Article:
In God’s Magic, Lord Dowding, whose name will be forever synonymous with the Battle Of Britain, puts forward a strong case for life after death.
Dowding is no sentimentalist; he examines his facts soberly and critically from all angles; his plea for a better understanding of life after death should be greeted with enthusiasm by spiritualists all over the world and is bound to be regarded as a valuable asset to the spiritualistic cause. No one can question the deep sincerity with which his research has been carried out. Having in mind the many instances of survival after death on the battlefield recorded through various channels, Lord Dowding has satisfied himself that these records should be made available as widely as possible, believing that they carry with them the hall-mark of truth.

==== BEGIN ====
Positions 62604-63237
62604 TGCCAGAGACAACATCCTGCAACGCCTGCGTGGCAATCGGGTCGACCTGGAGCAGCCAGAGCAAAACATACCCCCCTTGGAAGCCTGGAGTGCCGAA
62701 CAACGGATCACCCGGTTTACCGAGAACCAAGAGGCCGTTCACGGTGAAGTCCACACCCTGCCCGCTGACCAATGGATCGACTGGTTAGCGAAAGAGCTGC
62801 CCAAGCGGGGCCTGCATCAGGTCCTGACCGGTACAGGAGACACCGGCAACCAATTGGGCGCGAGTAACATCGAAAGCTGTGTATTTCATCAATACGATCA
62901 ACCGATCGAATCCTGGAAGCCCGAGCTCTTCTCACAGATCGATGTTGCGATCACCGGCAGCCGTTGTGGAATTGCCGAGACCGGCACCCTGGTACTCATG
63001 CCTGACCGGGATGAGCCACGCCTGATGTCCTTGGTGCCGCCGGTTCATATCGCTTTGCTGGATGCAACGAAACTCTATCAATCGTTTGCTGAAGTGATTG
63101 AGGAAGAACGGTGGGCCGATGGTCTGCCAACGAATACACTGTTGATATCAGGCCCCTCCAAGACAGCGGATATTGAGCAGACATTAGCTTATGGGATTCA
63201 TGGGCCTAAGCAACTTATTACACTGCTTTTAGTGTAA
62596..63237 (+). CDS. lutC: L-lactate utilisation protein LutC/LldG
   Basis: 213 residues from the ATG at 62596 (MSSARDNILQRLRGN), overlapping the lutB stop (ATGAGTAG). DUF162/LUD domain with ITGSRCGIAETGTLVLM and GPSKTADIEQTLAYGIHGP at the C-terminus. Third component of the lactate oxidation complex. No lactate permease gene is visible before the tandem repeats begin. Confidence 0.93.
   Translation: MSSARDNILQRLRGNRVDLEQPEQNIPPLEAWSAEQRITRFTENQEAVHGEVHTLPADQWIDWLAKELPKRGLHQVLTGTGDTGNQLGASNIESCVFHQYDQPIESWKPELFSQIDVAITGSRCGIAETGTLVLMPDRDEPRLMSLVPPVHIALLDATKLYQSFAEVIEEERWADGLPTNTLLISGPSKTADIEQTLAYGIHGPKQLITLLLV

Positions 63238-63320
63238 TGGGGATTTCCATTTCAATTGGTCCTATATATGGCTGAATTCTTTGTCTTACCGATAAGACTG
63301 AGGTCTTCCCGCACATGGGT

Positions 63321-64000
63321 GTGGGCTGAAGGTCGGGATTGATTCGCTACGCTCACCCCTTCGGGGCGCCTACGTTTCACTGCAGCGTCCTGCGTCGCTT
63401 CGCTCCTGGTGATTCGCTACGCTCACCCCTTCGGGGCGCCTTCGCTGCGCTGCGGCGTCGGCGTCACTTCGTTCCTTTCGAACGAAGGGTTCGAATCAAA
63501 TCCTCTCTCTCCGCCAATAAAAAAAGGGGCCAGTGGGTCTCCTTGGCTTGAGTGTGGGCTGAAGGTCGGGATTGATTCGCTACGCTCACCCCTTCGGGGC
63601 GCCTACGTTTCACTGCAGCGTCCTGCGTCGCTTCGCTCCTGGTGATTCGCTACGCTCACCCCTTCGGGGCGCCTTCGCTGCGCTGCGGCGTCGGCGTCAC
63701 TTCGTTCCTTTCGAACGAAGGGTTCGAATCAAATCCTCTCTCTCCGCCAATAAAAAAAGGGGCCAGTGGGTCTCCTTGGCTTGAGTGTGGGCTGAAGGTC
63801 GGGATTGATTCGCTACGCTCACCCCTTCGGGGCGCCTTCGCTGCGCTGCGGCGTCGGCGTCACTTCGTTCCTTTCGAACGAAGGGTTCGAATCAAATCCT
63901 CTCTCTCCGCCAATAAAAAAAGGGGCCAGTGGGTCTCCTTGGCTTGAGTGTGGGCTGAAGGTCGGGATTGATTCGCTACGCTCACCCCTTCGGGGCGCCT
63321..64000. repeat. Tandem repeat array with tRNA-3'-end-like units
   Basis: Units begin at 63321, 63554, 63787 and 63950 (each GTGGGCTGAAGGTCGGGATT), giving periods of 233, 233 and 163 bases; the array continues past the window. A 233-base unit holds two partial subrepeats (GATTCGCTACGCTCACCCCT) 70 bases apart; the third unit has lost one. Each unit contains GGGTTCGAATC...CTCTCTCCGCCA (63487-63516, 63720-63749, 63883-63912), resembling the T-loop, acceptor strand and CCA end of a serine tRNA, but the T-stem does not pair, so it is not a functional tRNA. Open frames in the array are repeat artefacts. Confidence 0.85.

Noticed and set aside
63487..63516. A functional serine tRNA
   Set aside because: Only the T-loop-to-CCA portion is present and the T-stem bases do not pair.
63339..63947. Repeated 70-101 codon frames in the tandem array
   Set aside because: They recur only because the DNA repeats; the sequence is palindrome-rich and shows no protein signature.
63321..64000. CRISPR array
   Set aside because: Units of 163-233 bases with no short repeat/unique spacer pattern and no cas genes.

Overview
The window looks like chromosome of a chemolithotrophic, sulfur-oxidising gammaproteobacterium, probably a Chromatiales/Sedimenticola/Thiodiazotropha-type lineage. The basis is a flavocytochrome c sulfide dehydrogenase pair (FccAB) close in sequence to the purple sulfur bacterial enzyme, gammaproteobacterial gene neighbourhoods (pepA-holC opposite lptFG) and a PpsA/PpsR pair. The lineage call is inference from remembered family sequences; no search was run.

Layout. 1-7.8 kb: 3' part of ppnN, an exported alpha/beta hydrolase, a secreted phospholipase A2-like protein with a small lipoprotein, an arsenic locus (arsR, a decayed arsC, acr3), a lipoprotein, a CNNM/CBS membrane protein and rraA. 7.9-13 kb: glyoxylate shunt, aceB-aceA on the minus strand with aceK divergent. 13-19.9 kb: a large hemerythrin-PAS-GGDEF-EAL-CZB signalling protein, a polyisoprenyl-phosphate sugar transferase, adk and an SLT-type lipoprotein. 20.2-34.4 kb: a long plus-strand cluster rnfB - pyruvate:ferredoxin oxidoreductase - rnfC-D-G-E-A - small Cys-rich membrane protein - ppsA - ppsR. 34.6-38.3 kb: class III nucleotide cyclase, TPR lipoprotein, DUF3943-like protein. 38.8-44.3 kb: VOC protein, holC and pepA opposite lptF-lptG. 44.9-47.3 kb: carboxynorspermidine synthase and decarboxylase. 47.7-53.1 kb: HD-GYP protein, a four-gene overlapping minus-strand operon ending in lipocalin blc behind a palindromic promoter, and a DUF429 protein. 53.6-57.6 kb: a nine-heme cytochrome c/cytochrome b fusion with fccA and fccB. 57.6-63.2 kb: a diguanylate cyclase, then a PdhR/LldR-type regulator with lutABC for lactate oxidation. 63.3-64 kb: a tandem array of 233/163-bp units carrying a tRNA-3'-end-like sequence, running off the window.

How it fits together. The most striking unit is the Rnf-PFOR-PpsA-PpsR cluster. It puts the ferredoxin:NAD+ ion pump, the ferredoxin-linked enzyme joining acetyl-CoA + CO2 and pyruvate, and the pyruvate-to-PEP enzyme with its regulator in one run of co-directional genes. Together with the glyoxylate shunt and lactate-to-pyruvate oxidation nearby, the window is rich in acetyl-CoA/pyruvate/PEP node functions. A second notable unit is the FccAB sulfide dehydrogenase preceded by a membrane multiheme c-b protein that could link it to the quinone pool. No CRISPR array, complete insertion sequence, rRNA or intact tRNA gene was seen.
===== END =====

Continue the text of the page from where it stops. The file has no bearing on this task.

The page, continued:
This is his forth and final book on the subject and because of the record of Lord Dowding's career, lies the assurance that he is a practical man not likely to be led astray by specious theories or to harbour delusions when confronted by hard facts.